A LEADING accountant has launched a furious broadside on tax office chiefs, labelling them ‘cynical and heartless’.
Paul Hornby spoke out against HMRC after it was announced that self-assessment customers will not receive a penalty for submitting late online tax returns if they file by February 28.
The managing director of JF Hornby and Co had joined major accountancy bodies earlier this month in calling for a relaxation of the deadline to reduce pressure on covid-hit businesses.
He said: “This is a classic case of smoke and mirrors, a token gesture from HMRC which is too little, too late.
“Hundreds of firms have paid staff overtime and, like us, have struggled to get the office in shape during a national lockdown in order to hit this deadline.
“Meanwhile tens of thousands of business owners across the country, already struggling to mitigate the effects of the pandemic, have endured stress and panic to hit the deadline, when their real focus should have been on their companies.
“As soon as lockdown started HMRC could have made this announcement, but they cynically left it to the last minute to have everyone rushing around.
“How is that sort of behaviour representative of the fantastic spirit of togetherness that we have witnessed so many times over the last year. Sadly, it shows HMRC for what they are. Heartless and completely out of touch with reality.”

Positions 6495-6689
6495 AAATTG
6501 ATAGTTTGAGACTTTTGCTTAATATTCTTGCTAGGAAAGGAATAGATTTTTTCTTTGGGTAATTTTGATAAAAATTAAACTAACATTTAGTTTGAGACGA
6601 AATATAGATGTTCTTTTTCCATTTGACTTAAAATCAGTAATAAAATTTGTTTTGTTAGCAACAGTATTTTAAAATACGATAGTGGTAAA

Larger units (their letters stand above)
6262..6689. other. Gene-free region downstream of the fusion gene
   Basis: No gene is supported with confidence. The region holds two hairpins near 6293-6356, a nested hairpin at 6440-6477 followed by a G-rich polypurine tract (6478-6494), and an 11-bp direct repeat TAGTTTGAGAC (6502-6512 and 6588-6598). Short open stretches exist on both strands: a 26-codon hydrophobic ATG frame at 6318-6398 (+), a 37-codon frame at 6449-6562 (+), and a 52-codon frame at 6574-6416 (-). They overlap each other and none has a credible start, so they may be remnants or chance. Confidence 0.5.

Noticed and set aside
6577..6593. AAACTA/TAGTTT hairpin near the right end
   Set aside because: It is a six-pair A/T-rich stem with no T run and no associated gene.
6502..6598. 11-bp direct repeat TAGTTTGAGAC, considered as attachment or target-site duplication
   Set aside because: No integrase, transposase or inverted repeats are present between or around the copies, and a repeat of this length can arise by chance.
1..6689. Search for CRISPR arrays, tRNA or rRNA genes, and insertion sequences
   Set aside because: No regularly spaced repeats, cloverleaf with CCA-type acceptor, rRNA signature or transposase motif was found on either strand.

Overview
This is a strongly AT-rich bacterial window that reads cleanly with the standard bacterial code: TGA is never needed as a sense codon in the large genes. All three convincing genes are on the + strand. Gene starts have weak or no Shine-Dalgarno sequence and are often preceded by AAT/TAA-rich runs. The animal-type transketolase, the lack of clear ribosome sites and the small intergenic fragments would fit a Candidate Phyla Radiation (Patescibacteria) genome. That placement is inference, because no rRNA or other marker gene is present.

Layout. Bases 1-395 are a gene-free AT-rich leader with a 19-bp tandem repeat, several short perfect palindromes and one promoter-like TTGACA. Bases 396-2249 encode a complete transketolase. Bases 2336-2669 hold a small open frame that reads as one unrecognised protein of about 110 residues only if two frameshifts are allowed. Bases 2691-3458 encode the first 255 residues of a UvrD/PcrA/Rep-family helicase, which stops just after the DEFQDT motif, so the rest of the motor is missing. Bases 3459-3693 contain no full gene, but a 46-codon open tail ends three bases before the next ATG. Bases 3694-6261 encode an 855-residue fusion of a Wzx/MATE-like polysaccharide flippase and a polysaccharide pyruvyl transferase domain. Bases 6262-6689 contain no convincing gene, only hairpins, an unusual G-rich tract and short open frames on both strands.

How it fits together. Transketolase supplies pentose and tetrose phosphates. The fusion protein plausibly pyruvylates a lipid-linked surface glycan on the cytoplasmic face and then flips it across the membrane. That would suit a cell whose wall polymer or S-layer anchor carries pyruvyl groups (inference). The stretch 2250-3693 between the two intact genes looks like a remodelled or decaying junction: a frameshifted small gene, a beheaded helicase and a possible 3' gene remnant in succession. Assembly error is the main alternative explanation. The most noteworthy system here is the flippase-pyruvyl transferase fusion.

The revenue body is still encouraging anyone who has not yet filed their tax return to do so by the January 31 online returns deadline, if possible.
Anyone who cannot file their return by January 31 will not receive a late filing penalty if they file online by February 28.
Taxpayers are still obliged to pay their bill by January 31, however. Interest will be charged from February 1 on any outstanding liabilities.
At JF Hornby & Co, staff have been working extended days to complete tax returns. And the volume of work has necessitated a return to the office for some team members after it was shut down to enable remote working on January 5.
Paul said: “Since the first lockdown was announced last March, we have done everything in our power to support our team with remote working and when it became possible, a safe return to the office.
“The reality of this time of year, however, is that we are dealing with tens of thousands of documents, many hundreds of individual tax returns and need access to systems that require stable internet connectivity. The returns we administer will result in up to £10million in taxes for the Treasury and ensure our clients stay on the right side of HMRC.”
A limited number of people have now returned to the covid-secure offices of JF Hornby & Co in Ulverston where they are working to hit the January 31 deadline whilst also offering a service for clients who do not have access to digital devices.
More than 8.9 million customers have already filed their tax return.
Late filing usually attracts an initial £100 penalty, followed by further potential charges, unless the customer has a reasonable excuse for filing late.
Support is also available for customers who may need help with their tax liabilities.
Once they have completed their 2019-20 tax return, customers can set up an online payment plan to spread self-assessment bills of up to £30,000 over up to 12 monthly instalments.
HMRC said customers with bills of more than £30,000, or who need longer than 12 months to pay their bill, can call it to discuss time to pay.